I press against your chest. Your skin is cold and moist and I feel your muscles struggle beneath me as you fight for every breath. I send the sound of the wet crackles amidst the barely discernable movement of air to the ears that are listening.
I am pulled away from you and slung across my holder’s neck. The hands of my holder move quickly placing you in the bed, pressing the call light attached to the rail, fitting an oxygen mask to your face. A blood pressure cuff is fitted to one arm and blue tourniquet is pulled tight around the other. In less than a minute an IV catheter has been placed in your vein and your breathing is maybe a little easier.
A voice echoes over the intercom asking what you need. My holder’s voice is calm, yet firm. “I need a provider in room 5 for respiratory distress. And page respiratory. We’re going to need bipap.” The hands place stickers on your chest and attach them to wires. Your heart rhythm appears on the screen, fast and frantic.
The Emergency Department doctor arrives in seconds and begins to give orders for oxygen and IVs then stops, seeing these things are already done. A respiratory therapist pushes the bipap machine into the room as the provider states, “page—” then notices the therapist and looks to my holder and says, “Thank you.”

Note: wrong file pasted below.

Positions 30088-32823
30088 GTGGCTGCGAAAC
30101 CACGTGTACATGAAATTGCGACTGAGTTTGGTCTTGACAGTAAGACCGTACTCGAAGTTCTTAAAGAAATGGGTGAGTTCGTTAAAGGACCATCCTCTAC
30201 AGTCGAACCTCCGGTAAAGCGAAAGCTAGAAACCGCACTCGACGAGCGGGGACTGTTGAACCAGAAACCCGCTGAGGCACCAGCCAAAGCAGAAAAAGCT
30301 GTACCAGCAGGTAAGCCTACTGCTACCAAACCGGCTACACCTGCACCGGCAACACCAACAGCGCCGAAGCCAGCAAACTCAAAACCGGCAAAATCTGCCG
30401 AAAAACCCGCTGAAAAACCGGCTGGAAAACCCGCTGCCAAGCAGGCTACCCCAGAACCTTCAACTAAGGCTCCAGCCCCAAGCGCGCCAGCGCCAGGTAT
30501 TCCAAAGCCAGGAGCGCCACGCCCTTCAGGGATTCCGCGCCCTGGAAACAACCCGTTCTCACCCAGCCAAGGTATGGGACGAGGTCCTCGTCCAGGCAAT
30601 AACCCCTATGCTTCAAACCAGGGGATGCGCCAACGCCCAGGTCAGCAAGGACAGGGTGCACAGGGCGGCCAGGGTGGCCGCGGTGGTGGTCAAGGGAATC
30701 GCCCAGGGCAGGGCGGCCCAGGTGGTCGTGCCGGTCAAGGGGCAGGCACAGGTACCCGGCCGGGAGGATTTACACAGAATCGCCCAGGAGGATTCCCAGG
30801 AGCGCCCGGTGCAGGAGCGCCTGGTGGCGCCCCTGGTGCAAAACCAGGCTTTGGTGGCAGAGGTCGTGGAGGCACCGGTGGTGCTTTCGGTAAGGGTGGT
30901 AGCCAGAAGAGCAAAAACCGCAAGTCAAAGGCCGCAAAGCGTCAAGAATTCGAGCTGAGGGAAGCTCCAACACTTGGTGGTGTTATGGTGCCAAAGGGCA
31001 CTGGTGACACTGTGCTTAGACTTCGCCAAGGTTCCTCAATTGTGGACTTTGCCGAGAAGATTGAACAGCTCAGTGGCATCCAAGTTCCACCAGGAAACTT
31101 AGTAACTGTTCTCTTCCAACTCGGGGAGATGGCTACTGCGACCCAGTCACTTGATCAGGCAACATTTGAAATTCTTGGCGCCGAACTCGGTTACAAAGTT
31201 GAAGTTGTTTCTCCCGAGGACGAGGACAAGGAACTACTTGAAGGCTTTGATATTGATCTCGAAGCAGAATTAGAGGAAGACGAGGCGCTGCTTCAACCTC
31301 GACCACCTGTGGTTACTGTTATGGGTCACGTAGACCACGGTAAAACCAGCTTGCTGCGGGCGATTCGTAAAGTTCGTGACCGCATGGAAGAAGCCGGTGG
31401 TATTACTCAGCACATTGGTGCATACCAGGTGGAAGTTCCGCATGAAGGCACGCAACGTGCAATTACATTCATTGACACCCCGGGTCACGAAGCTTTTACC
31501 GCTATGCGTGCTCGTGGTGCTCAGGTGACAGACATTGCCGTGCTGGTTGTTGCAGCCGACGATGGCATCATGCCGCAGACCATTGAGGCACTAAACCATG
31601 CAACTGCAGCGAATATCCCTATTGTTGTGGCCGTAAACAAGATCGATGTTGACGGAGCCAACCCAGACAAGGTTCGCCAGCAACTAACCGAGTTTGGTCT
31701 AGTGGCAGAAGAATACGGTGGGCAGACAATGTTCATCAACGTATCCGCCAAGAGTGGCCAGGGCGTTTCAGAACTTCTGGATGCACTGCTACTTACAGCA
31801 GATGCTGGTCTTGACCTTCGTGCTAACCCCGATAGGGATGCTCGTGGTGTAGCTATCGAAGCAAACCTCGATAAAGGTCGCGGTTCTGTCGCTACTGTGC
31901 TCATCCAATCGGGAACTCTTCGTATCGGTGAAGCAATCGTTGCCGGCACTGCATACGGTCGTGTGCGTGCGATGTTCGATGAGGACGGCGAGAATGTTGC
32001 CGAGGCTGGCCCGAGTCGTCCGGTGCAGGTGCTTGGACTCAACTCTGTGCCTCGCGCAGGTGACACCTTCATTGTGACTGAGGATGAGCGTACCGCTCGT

“Blood pressures 182/56,” my holder states briskly. “Do you want nitro?”
My holder’s hands are already pushing the spike into the glass bottle of medication, hanging it from the pole and sliding the tubing into the pump as the provider gives the order for the medication.
A new mask is fitted to your face, this one is much tighter.
Ten minutes later I once again press against your chest. You skin is warm and dry and your breathing has eased. I send the sounds of the air moving in and out of your lungs to my holder’s ears. The wet crackles are still there, but only at the very bases of your lungs. And the panic is gone from your eyes as you thank my holder with them. As I am flung back up onto my holder’s neck, I am proud.
I am a nurse’s stethoscope.
Teri Lee is the author of Troubled Spirits, a YA paranormal novel, but she is also an ER nurse. This post is written in response to a blatant lack of education demonstrated on The View regarding the role of nurses. Please feel free to share.